Houten has approached their transportation network as a bicycle centric place. Vehicles are not priority but rather bikes are the priority. Every aspect of this city was methodically thought out, from where landscaping would be, to the bike lanes, the roads, and the city centers. Every place could be accessible by bike easily and cars had to go around the road circle around the perimeter. Schools were placed along the many bike paths so children could ride their bike to school and have no conflicts with cars. When and if bikes and vehicles do meet, the bike has priority.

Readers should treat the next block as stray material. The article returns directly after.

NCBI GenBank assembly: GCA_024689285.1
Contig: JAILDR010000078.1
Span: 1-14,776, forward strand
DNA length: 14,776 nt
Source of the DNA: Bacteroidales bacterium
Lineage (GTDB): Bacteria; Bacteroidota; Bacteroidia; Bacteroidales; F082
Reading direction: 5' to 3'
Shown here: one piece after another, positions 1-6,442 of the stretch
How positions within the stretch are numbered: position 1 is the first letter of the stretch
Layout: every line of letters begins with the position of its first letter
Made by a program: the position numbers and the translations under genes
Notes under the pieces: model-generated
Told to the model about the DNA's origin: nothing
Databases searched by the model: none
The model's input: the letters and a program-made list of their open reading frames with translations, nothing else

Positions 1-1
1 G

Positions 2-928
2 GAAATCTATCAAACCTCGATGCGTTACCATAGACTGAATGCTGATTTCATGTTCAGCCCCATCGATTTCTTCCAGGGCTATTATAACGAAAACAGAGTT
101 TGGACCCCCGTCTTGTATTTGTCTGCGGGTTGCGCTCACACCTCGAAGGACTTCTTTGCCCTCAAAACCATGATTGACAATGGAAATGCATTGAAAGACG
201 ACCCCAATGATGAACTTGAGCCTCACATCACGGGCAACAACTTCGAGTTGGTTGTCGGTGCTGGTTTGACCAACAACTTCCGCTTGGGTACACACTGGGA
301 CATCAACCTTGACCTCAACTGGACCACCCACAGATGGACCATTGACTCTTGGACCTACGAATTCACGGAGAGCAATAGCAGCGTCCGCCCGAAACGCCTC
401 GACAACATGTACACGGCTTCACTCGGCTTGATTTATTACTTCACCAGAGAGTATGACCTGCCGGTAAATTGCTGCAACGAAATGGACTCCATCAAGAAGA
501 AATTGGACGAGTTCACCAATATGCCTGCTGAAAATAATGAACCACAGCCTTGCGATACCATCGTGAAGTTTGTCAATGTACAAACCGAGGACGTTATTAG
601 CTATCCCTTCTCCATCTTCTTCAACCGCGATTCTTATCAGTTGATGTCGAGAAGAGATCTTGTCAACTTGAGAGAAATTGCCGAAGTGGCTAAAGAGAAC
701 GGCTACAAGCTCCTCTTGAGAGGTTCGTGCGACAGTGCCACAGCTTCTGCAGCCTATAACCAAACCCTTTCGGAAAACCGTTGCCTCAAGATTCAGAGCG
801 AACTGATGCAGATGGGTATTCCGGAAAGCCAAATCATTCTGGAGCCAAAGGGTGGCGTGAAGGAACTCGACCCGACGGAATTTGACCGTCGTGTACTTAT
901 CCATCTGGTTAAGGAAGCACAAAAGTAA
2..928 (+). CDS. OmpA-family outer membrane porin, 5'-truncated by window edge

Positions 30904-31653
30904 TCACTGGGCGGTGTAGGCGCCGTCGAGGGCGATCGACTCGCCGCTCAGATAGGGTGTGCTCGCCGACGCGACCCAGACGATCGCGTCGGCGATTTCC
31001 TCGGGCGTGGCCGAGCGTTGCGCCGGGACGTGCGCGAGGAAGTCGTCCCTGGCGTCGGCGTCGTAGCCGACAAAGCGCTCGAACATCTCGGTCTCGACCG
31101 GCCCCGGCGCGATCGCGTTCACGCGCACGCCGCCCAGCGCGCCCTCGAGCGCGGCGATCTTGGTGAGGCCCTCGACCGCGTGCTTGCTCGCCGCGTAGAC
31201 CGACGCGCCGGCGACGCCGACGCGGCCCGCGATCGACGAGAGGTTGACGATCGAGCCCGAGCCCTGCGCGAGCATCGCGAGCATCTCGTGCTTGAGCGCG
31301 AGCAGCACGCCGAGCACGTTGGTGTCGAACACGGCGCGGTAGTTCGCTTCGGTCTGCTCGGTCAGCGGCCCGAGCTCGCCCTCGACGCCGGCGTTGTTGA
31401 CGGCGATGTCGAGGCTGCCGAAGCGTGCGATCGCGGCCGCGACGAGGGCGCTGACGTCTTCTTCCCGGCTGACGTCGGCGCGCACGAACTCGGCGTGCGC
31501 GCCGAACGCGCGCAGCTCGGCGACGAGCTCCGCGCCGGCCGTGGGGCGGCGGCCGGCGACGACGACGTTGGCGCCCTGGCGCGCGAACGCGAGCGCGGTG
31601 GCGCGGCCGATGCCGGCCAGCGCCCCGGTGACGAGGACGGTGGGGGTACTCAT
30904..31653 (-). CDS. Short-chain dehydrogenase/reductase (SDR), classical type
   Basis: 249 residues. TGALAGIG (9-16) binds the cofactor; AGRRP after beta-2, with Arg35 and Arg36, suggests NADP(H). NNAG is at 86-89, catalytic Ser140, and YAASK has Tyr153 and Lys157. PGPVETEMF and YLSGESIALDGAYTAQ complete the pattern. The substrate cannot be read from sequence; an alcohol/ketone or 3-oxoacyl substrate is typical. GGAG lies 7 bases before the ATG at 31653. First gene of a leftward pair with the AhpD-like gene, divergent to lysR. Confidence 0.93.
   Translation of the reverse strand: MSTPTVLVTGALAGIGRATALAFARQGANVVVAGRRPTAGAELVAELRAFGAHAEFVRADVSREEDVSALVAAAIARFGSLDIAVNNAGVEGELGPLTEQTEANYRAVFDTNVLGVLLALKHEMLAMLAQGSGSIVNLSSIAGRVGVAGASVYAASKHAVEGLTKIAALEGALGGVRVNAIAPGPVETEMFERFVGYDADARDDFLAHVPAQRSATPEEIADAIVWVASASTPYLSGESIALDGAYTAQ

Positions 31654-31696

I can imagine this approach in the US; not for bikes, but for golf carts. Maybe not to this extreme but putting another mode as priority in front of cars happens a lot with golf cart towns for example in Peachtree City, Georgia and The Villages in Florida. What Houten did is hard to duplicate since it was designed from scratch a long time ago. This can be done in the US if it is desired by the public and they want to pay for it, but to meet both criteria is very unlikely. That is the hardest thing about planning transportation; not everyone is on the same page as the city of Houten. This city was cultivated from a young start to be the most bikeable city in the Netherlands in 2018. This idea could be done in the US but isn’t likely since biking is not a part of the everyday culture as it is in the Netherlands. There are pockets in some cities that have biking movements, so maybe one day the mindset will change. Until then, widespread bike-friendly cities the caliber of Houten are just a dream.